Bloodbath in Cairo cannot lead to peace in Jerusalem
There should be some dignity in politics; the lip service by the Western democracies and the Arab autocracies regarding the Adawiya massacre on July 27 is a silent approval of it and a shame.
Egyptians are paying the price, being squeezed between the bad and the worse. It seems that the Saudi/Salafi-backed Gen. Abdul Fatah al-Sisi is not as bad as the people’s chosen president, Mohamed Morsi, whom he toppled for the interests of the West and Arab governments for now. (It is worth recalling that it was Saudi Arabia that sent troops to crush a Shiite-version Arab Spring in Bahrain in fear of Iran.)
It is difficult not to link that indirect support for al-Sisi with the ongoing U.S. efforts to bring Israeli Prime Minister Benjamin Netanyahu and Palestinian President Mahmoud Abbas around a table for a settlement. Netanyahu released a number of Palestinian prisoners in order to give a hand to Abbas, whose bigger adversary is Khaled Mashaal of Hamas. The power of Hamas in the Gaza Strip has been curbed by the fall of Morsi in Egypt, since the Muslim Brotherhood (Ikhwan) link in between is broken – together with possible access of Turkish Prime Minister Tayyip Erdoğan to Gaza via Egypt, avoiding any touchdown on Israeli soil. One should also note Ikhwan has been the main actor in the civil war in Syria against the Bashar Al-Assad regime. Also note that Ikhwan and the Syrian opposition generally started to get weakened after the emergence of the al-Qaeda-backed Salafi movement of al-Nusra, almost at the same time that Morsi’s rise to power had started in Egypt.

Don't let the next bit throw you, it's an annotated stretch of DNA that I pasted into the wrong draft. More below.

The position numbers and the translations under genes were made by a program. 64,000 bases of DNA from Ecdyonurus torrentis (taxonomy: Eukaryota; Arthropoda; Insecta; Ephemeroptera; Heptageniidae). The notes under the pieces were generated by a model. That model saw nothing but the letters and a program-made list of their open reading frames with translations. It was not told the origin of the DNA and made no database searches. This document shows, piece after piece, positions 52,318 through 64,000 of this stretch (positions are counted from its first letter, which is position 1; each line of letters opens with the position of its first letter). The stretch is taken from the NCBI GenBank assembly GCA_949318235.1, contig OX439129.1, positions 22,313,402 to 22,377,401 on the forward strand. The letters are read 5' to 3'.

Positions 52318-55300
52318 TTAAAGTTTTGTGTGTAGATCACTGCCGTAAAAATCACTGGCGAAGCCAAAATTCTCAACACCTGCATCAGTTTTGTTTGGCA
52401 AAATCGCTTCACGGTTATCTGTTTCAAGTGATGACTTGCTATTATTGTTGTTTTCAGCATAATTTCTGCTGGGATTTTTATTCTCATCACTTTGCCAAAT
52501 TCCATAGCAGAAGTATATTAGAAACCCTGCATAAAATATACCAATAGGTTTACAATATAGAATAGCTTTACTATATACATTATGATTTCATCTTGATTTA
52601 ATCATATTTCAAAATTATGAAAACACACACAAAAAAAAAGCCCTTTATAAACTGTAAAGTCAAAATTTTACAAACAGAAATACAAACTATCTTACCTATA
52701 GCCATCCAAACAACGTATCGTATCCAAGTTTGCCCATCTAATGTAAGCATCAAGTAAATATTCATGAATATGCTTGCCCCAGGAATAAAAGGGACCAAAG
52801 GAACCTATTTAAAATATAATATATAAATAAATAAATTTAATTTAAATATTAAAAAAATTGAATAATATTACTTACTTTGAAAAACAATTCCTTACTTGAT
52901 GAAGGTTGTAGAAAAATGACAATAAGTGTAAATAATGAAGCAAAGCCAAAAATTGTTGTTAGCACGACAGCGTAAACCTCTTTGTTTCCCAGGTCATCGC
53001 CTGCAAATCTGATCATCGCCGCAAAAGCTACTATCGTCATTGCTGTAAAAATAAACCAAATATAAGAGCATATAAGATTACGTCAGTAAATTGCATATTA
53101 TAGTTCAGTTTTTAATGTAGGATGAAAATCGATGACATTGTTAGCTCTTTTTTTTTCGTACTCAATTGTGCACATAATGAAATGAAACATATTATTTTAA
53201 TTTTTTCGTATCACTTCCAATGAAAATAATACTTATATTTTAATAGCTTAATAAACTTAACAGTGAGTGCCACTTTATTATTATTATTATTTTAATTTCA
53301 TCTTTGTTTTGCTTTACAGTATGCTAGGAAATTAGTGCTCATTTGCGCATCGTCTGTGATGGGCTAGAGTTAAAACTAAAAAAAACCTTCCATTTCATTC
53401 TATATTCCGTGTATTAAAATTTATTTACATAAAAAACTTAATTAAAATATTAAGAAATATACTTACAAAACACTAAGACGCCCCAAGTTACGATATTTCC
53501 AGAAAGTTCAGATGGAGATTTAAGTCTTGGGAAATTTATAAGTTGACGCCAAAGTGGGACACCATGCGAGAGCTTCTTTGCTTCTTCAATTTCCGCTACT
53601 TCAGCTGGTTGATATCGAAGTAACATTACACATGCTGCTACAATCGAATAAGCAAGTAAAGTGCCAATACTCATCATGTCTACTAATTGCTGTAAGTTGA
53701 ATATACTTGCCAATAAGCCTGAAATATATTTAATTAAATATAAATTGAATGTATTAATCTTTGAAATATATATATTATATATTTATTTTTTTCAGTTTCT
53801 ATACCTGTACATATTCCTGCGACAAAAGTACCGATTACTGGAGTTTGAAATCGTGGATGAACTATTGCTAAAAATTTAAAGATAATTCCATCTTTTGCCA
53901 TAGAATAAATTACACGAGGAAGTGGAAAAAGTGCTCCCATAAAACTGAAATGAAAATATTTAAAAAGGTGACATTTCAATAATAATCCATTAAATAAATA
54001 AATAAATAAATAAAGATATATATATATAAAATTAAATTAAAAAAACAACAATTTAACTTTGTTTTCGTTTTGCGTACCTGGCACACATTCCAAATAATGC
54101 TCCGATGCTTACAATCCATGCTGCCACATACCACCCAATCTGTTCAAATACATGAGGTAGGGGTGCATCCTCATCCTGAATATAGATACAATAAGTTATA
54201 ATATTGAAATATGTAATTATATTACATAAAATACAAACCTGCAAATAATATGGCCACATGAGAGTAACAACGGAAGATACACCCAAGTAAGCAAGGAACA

Perhaps it is early to comment, but Morsi could be a victim for the success of the U.S.-led Middle East plan in the second Barack Obama administration, carried out by Secretary of State John Kerry. It is also no surprise that Turkey, which used to play a rather key role in the Middle East talks complimentary to that of Egypt, seems not as vital as before after Egypt coup. On top of the regional Arab issue, Turkey is dealing with its serious Kurdish problem nowadays.
Will the elimination of Ikhwan and also the Iran-backed Hezbollah from the equation bring a Israeli-Palestinian settlement? Unfortunately there is no guarantee of that.
Nevertheless, Egypt is in a dangerous divide that could tumble the country into a civil war. That would be the second after the one in Syria. Nobody is sure what is next, with signs of unrest visible even in Saudi Arabia.
It is possible that the whole ‘greater Middle East’ is heading toward a more painful time during which regimes and borders might change like a century ago, at the beginning of the oil age.